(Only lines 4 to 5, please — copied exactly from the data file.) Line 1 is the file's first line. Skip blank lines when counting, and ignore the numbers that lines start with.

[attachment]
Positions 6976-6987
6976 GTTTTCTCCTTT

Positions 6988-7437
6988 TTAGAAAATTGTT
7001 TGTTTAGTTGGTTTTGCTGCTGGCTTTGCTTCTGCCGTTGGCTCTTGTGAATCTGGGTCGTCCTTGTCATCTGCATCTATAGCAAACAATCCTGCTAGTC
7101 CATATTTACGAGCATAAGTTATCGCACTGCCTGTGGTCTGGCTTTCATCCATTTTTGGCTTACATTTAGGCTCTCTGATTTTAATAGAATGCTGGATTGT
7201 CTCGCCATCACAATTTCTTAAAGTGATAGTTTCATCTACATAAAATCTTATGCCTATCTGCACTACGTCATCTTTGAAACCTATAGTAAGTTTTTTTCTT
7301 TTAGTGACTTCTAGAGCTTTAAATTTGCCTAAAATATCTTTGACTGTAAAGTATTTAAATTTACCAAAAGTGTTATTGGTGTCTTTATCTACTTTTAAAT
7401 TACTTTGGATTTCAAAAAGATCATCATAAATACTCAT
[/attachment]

6988 TTAGAAAATTGTT
7001 TGTTTAGTTGGTTTTGCTGCTGGCTTTGCTTCTGCCGTTGGCTCTTGTGAATCTGGGTCGTCCTTGTCATCTGCATCTATAGCAAACAATCCTGCTAGTC